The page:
Saturday, September 19, 2009

Jogging & Keeping Pace with an At-Grade Train

Sacramento's light rail train
We’ve done some up-close-and-personal observing of why Kamehameha School’s proposal for an at-grade transit system through much of its route would not deliver fast, frequent and reliable mobility to riders.

We’re in Sacramento for a couple days and watched a light rail train make its way through downtown Sacramento yesterday. The photo shows a train turning from the K Street Mall onto 12th Street about a block from State Capitol Park.

The train’s speed – that’s not the right word; “rate of advancement” is more like it – was about as fast as a slow-to-moderate marathon runner. In other words, you could jog as fast as the train moved.

Once you see what at-grade delivers, it’s nothing short of shocking that the New Jersey consultant’s at-grade plan is being shopped all over town. It’s a recipe for failure to meet Honolulu’s needs, because it wouldn’t be fast, wouldn’t be frequent, and because accidents are virtually inevitable when transit trains are in the vehicle mix, it wouldn’t be as reliable as an elevated system.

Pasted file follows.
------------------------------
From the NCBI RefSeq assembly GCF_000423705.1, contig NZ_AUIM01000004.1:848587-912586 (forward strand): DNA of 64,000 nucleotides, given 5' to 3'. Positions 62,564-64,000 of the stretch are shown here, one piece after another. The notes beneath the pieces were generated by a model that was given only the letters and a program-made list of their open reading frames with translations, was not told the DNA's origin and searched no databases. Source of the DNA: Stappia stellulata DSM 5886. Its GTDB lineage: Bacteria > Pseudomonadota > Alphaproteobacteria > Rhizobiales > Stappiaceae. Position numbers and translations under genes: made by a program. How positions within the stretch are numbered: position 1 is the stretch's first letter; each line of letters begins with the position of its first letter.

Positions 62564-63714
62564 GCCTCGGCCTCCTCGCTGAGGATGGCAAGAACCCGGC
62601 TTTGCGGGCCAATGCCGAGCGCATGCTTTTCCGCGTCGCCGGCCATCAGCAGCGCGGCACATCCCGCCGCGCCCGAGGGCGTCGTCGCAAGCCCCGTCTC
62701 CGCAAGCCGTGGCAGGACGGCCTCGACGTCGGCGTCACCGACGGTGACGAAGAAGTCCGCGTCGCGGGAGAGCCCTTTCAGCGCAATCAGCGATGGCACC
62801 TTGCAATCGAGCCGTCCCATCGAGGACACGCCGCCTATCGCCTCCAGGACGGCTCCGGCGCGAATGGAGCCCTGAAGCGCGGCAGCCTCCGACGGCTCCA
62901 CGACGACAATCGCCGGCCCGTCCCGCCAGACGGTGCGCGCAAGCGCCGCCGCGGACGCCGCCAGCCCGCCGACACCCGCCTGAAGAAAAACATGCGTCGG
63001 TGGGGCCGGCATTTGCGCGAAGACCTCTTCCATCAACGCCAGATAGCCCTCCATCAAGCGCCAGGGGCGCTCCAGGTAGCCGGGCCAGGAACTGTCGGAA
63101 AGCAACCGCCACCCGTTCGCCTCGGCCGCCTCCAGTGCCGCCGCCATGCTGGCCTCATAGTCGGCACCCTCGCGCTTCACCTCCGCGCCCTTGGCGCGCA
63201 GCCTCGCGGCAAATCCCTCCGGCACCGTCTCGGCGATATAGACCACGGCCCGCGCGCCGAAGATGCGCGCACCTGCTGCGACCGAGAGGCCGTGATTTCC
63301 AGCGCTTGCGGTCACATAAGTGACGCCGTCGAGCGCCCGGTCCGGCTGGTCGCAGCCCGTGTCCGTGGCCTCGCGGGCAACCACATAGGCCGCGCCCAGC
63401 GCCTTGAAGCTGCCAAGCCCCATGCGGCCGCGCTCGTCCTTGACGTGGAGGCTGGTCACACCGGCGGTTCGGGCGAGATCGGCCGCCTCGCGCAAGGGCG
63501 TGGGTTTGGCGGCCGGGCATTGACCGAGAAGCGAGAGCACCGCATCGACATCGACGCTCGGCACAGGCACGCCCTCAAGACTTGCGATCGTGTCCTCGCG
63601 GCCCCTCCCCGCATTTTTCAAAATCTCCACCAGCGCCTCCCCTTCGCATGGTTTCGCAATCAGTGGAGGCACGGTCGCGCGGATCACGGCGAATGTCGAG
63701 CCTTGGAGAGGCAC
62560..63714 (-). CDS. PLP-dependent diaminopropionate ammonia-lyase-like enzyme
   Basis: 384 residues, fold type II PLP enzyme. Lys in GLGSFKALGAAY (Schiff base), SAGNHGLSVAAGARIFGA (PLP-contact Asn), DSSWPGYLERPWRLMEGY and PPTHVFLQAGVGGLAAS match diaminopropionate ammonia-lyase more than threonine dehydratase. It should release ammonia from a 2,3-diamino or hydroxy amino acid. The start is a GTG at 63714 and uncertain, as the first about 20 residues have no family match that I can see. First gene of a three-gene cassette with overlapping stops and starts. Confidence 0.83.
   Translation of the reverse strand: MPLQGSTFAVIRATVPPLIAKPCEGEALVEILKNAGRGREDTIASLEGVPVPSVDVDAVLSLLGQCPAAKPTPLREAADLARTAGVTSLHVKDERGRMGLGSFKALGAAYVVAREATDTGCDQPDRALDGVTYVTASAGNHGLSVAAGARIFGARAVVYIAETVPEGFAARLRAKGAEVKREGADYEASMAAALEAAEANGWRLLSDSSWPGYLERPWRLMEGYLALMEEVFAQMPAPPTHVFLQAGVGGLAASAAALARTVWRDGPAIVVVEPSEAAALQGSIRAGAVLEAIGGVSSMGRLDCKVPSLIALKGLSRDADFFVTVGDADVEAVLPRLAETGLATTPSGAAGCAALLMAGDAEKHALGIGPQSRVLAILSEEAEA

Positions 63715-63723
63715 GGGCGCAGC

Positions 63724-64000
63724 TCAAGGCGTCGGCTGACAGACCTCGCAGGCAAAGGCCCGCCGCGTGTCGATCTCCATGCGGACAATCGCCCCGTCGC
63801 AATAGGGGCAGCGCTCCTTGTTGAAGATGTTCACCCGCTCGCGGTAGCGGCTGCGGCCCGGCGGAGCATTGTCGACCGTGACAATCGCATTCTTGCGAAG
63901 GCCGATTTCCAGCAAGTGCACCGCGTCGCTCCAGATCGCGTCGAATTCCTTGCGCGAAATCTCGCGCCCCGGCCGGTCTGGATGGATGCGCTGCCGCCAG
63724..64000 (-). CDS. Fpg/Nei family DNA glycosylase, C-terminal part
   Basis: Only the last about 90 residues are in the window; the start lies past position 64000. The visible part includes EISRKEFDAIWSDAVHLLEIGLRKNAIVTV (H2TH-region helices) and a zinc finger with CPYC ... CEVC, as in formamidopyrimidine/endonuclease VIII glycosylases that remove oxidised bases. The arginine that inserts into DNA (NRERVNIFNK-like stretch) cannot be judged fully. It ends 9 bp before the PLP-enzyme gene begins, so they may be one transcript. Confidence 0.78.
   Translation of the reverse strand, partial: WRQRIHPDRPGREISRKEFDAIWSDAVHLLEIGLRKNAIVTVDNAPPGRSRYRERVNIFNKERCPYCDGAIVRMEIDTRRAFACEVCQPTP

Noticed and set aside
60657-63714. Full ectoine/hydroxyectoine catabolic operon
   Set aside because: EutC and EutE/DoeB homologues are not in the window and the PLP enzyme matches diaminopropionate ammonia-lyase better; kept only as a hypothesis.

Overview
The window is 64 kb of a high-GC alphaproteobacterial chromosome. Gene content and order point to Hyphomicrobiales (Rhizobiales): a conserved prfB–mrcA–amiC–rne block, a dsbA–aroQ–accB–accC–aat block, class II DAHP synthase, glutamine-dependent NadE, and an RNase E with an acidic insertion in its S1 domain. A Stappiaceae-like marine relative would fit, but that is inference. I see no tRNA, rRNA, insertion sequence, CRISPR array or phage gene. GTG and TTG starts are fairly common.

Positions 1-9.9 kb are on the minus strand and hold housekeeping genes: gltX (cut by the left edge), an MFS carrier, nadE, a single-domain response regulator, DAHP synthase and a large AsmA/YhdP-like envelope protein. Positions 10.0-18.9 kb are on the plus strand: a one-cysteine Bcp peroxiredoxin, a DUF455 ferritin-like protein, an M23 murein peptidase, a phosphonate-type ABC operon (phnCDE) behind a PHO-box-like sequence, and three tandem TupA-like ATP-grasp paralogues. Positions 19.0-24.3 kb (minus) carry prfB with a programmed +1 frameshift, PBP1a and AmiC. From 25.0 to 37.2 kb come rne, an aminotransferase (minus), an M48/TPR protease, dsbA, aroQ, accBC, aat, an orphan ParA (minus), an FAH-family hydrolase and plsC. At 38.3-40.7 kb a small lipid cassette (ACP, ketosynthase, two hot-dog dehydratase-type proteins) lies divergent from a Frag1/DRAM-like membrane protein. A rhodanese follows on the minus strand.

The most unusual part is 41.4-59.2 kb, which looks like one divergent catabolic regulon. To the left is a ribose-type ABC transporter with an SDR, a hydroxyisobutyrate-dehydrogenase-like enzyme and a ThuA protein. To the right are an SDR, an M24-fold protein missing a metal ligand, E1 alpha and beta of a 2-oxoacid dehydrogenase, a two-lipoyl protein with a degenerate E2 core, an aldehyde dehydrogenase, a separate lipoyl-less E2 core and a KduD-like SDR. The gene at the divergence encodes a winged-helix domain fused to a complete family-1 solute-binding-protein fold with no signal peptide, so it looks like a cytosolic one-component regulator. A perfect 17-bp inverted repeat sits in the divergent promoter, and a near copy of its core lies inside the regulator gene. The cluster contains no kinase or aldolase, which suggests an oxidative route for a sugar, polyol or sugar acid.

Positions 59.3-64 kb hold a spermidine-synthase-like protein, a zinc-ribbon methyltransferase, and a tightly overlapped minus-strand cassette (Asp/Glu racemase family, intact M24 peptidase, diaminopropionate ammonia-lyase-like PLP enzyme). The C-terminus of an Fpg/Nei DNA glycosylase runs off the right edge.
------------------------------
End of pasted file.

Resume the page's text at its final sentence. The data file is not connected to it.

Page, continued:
KS’s proposal doesn’t meet the common-sense test. Next time you’re in a city with at-grade transit, do some up-close-and-personal observing of your own. Jog along with the train; observe it stopping for cross streets; listen as it rings its bell incessantly as it approaches intersections; watch as it stops at the light for traffic.

Then ask yourself: With all the twists and turns in the proposed at-grade plan, how in the world could it possibly benefit Honolulu?


Anonymous said...

I mentioned it before, but I need to mention it again--I visited Phoenix in April of this year, and the at grade rail was like a Disneyland ride!! Too slow, and the other vehicular traffic it disturbed was alarming! We need to move people fast, and get them off the road! By the way, did anyone make an assessment of the lost time spent driving, vs. sitting and working in public transportation, or just relaxing? The lost opportunity costs, have to be in the millions!

Doug Carlson said...

I just read a review of the Phoenix rail's performance and acceptance so far. It's doing better than anticipated -- about 35K riders per day. But that's only about one-third of what Honolulu's rail system will carry as it speeds commuters above the surface traffic. As they say, it's the ONLY way to fly....